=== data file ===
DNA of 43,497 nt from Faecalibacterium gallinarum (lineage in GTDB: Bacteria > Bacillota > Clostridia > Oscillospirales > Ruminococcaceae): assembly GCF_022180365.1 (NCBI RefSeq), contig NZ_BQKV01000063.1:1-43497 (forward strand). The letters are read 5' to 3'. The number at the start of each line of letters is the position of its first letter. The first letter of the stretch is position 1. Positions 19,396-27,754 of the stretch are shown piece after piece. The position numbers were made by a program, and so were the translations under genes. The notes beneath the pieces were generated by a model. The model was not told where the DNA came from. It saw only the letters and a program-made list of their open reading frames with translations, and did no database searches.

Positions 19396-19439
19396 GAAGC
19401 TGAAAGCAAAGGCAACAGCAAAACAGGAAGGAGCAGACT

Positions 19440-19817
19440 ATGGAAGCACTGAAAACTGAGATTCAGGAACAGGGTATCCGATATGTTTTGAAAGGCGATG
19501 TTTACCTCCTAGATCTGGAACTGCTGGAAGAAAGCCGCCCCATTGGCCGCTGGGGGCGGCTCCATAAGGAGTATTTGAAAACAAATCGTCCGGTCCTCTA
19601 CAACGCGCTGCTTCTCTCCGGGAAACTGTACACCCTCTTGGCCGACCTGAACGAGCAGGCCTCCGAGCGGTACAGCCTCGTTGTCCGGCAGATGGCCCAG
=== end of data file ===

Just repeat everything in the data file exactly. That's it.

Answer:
DNA of 43,497 nt from Faecalibacterium gallinarum (lineage in GTDB: Bacteria > Bacillota > Clostridia > Oscillospirales > Ruminococcaceae): assembly GCF_022180365.1 (NCBI RefSeq), contig NZ_BQKV01000063.1:1-43497 (forward strand). The letters are read 5' to 3'. The number at the start of each line of letters is the position of its first letter. The first letter of the stretch is position 1. Positions 19,396-27,754 of the stretch are shown piece after piece. The position numbers were made by a program, and so were the translations under genes. The notes beneath the pieces were generated by a model. The model was not told where the DNA came from. It saw only the letters and a program-made list of their open reading frames with translations, and did no database searches.

Positions 19396-19439
19396 GAAGC
19401 TGAAAGCAAAGGCAACAGCAAAACAGGAAGGAGCAGACT

Positions 19440-19817
19440 ATGGAAGCACTGAAAACTGAGATTCAGGAACAGGGTATCCGATATGTTTTGAAAGGCGATG
19501 TTTACCTCCTAGATCTGGAACTGCTGGAAGAAAGCCGCCCCATTGGCCGCTGGGGGCGGCTCCATAAGGAGTATTTGAAAACAAATCGTCCGGTCCTCTA
19601 CAACGCGCTGCTTCTCTCCGGGAAACTGTACACCCTCTTGGCCGACCTGAACGAGCAGGCCTCCGAGCGGTACAGCCTCGTTGTCCGGCAGATGGCCCAG